As the head cheese rests in my fridge, I, in the meantime, to forget about all the coagulation in my kitchen, distract myself learning a few things.
First I turn to Harold McGee. In his book, On Food and Cooking, he makes a brief mention of collagen, a protein responsible for connecting tissues, comprising “about a third of all the protein in the animal body” (130). Because it’s mostly concentrated in the skin, tendons, cartilage and bones, it makes sense that Diana Kennedy emphasized the importance of using the skin from the cheeks. According to McGee, the word for collagen, etymologically Greek, means “glue-producing.” When heated in water, it can dissolve into gelatin. In other words, when cooked, it softens. (As it turns out, we and other animals are born with more collagen, and as we age it disappears; hence why veal is more gelatinous and tender.)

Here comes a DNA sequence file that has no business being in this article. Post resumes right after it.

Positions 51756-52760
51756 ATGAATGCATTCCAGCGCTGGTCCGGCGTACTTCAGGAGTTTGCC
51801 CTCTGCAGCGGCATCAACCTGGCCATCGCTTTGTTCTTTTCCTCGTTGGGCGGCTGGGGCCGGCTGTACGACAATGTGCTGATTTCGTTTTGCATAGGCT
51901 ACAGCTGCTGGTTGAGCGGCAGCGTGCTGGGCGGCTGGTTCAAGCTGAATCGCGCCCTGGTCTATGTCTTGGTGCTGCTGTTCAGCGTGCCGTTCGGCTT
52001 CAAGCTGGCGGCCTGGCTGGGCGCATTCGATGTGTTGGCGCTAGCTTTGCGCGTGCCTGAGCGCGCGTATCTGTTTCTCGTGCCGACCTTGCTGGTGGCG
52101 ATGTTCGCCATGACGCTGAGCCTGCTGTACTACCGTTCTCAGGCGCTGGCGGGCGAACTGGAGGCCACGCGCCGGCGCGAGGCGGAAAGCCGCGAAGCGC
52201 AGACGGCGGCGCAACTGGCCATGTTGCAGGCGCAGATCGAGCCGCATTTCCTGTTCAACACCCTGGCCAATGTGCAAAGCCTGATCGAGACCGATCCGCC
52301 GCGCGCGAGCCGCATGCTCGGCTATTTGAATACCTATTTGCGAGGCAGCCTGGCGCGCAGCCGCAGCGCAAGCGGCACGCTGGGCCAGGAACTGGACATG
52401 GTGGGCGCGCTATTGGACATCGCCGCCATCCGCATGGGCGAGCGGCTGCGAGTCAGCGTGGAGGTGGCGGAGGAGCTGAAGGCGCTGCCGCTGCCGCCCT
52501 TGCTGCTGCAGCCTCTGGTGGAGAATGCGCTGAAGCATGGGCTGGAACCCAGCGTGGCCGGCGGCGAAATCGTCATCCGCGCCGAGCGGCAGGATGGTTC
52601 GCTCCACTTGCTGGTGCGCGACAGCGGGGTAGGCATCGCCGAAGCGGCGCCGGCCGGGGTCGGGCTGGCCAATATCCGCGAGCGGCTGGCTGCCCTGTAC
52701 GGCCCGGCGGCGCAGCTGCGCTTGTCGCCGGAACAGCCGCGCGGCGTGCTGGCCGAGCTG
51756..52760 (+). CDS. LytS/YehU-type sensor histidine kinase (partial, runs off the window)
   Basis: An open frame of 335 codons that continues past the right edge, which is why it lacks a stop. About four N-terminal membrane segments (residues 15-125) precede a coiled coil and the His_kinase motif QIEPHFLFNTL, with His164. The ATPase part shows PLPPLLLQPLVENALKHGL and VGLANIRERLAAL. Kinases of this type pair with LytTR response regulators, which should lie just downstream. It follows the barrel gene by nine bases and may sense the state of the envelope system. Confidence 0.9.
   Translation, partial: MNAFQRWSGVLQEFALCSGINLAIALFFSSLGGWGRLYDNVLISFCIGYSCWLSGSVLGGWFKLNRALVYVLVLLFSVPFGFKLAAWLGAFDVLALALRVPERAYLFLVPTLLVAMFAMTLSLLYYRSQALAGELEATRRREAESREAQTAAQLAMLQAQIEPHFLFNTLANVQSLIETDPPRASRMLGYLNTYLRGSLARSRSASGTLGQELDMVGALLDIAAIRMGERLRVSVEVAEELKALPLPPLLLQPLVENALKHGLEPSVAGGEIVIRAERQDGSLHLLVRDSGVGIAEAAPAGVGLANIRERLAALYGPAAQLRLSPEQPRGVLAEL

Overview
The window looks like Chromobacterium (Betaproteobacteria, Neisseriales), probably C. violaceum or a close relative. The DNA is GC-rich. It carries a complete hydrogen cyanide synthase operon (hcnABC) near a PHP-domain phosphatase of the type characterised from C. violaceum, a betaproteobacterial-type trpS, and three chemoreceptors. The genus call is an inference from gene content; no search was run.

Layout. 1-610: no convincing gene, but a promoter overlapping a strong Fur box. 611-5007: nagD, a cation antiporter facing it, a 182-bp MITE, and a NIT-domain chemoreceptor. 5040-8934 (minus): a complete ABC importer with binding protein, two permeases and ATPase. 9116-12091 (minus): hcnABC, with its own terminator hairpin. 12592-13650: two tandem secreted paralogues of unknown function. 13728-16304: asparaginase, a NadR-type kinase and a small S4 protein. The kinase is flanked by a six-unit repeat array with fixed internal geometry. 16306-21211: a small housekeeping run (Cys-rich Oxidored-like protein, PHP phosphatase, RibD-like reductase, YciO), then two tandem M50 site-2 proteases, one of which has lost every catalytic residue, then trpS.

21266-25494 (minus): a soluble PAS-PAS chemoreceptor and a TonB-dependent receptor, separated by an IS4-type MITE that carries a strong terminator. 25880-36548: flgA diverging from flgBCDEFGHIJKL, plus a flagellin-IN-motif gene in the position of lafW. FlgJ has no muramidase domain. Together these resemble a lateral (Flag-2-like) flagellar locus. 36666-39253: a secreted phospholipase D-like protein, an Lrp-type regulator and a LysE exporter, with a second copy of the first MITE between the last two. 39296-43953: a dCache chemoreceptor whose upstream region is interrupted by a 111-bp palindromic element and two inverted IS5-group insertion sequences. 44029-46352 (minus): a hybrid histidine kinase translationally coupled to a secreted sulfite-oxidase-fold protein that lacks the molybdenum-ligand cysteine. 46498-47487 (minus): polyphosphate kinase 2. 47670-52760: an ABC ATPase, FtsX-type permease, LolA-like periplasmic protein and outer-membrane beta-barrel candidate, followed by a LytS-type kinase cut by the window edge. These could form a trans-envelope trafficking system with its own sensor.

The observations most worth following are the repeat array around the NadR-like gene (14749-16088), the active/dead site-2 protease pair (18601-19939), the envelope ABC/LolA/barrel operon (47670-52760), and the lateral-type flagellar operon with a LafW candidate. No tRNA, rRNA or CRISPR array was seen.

While I was picking apart the head, tugging at the jaw and digging my fingers through the eye sockets and other cavities, I discovered all types of different fat compositions. The snout was purely skin and fat.
Collagen, according to Wikipedia, is the most abundant protein found in mammals, making up a quarter to a third of whole-body protein content. Its structure is long and fibrous, and its repeating sequence of amino acids, and its composition of glycine, proline and uncommon derivative amino acids, make it both unusual and a source of interest among microbiologists. But, what’s important to know is that its whole raison d’être is to connect tissues together: fat to skin, muscles to tendons; and, when collagen is hydrolyzed–that is, irreversibly isolated and cleared of any debris–it becomes gelatin. It is the gelatin that will hold all the meat and flavor together in the head cheese. Not incidentally, pig head is a major source of commercial gelatin.